Every year hundreds of children and adults are injured and some are killed as a result of vehicles backing over these victims. Most back up accidents involve children under the age of 5 and elderly persons over 60 years of age. These backing up deaths occur in SUVs, passenger cars, trucks and commercial trucks as well.
In 2003 there were 91 deaths associated with people backing over people (although only 44 were from cars, SUV’s or pickup trucks). We’ve spent millions of dollars developing back-up alarms and back-up cameras – some cars even come equipped with them.
But, in that same year, 143 people died as a result of a rear end accident to a passenger car or truck. So why don’t we make stronger rear bumpers or relocate the gas tank to protect the 143 people that die from fires resulting from a rear end accident?
Now don’t get me wrong, I’m all in favor of backup cameras and backup alarms. But I want you to take a close look at these statistics to see if we need stronger bumpers or tank relocation before we get backup alarms or backup cameras.
Fires occur in approximately 2.4 percent of all fatal crashes. The National Highway Transportation Safety Administration estimates approximately 310 deaths per year are caused by post-collision vehicle fires. The largest cause of these fire-related fatalities, are rear impacts.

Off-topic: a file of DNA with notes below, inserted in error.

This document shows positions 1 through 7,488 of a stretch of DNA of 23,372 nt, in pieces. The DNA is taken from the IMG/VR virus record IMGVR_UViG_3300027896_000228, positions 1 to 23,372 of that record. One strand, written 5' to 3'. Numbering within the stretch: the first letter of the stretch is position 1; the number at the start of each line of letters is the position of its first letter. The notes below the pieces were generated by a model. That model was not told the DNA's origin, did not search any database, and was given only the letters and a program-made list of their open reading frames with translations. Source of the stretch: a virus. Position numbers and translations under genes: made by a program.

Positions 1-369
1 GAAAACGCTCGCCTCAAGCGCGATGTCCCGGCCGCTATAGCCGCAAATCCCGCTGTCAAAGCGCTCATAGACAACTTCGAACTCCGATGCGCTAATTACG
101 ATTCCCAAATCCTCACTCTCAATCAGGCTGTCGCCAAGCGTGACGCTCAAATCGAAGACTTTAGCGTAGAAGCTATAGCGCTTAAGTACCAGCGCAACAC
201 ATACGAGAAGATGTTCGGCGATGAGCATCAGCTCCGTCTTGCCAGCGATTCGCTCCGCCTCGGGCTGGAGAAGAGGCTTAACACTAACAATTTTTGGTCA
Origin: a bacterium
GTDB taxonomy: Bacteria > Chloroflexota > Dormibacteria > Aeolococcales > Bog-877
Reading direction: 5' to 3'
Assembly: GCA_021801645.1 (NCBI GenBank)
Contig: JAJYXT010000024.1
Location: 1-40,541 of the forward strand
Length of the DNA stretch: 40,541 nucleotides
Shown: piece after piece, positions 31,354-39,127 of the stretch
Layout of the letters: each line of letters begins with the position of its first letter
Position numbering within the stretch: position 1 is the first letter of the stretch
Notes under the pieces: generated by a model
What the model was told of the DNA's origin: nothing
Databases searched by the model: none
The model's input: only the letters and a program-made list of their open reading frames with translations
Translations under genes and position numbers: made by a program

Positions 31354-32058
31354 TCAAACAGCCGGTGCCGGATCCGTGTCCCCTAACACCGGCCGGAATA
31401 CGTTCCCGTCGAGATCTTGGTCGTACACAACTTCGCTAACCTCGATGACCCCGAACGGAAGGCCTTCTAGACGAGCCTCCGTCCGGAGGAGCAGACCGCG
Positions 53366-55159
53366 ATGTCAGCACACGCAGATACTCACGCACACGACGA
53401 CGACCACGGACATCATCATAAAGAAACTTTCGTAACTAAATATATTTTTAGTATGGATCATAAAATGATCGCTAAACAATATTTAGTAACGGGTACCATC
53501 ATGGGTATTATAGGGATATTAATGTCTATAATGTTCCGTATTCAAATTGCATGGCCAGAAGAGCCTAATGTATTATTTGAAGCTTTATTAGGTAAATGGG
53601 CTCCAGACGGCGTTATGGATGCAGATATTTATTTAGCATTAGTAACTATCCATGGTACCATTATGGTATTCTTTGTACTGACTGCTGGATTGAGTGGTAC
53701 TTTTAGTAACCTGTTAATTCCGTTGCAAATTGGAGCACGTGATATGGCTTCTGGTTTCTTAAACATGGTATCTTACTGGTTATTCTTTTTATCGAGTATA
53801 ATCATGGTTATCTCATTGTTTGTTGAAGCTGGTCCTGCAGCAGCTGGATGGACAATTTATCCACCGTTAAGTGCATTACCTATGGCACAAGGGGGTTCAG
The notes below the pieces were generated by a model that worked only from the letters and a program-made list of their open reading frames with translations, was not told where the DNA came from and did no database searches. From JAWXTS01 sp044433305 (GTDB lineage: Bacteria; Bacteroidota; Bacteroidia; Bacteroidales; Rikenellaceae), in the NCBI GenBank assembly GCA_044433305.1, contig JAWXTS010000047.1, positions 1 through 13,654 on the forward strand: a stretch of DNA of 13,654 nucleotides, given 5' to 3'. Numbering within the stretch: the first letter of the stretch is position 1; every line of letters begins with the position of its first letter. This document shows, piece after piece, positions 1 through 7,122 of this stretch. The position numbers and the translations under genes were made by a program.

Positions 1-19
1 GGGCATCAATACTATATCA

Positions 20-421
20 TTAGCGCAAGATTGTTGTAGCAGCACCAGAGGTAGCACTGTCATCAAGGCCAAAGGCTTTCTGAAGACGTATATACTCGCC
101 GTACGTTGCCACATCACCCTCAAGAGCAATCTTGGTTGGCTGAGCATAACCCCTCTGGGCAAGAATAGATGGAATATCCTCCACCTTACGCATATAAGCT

Although fires are rare, they are not as rare as accidentally backing over someone. If you just take the statistics from 2003, and you consider only passenger cars, SUV’s or light trucks, you are over 3 times more likely to burn to death in a rear-end collision than you are to kill someone by backing over them!
When you consider just pickup trucks, you are over 2 times more likely to burn to death in a rear end collision than you are to back over someone driving a pickup truck. And it’s a gruesome death. Usually the frame of the vehicle gets crushed to the point where the doors jam shut. And, because it’s almost impossible to punch your way through the safety glass, you end up trapped.
77% Of Fuel System Ruptures Were The Result Of Rear End Collision Damage. Why? Because The Fuel Tank On Most Vehicles Is In The Rear! And, rear-end impacts are three times as likely to result in fatal fire crashes. Although today’s gas tanks have protective bladders, the tank sometimes ends up separating from the filler hose and the gas starts leaking.
There are only two ways the problem can be fixed? Relocating the gas tank and/or shielding it from rupture or puncture. These are the two single and most practical solutions to fuel fed fires.
The rear end collision is the most frequent accident on the highway today. Shouldn’t we consider stronger bumpers, a better shield and/or tank relocation before backup alarms and cameras?
Jeff is CEO of Mohr Mfg – http://www.superbumper.com The company makes portable, energy absorbing, spare safety bumpers that protect your vehicle from rear-end collision damage, reduce whiplash injuries, shield your gas tank from under-ride and eliminate parking lot and parallel parking dents and dings.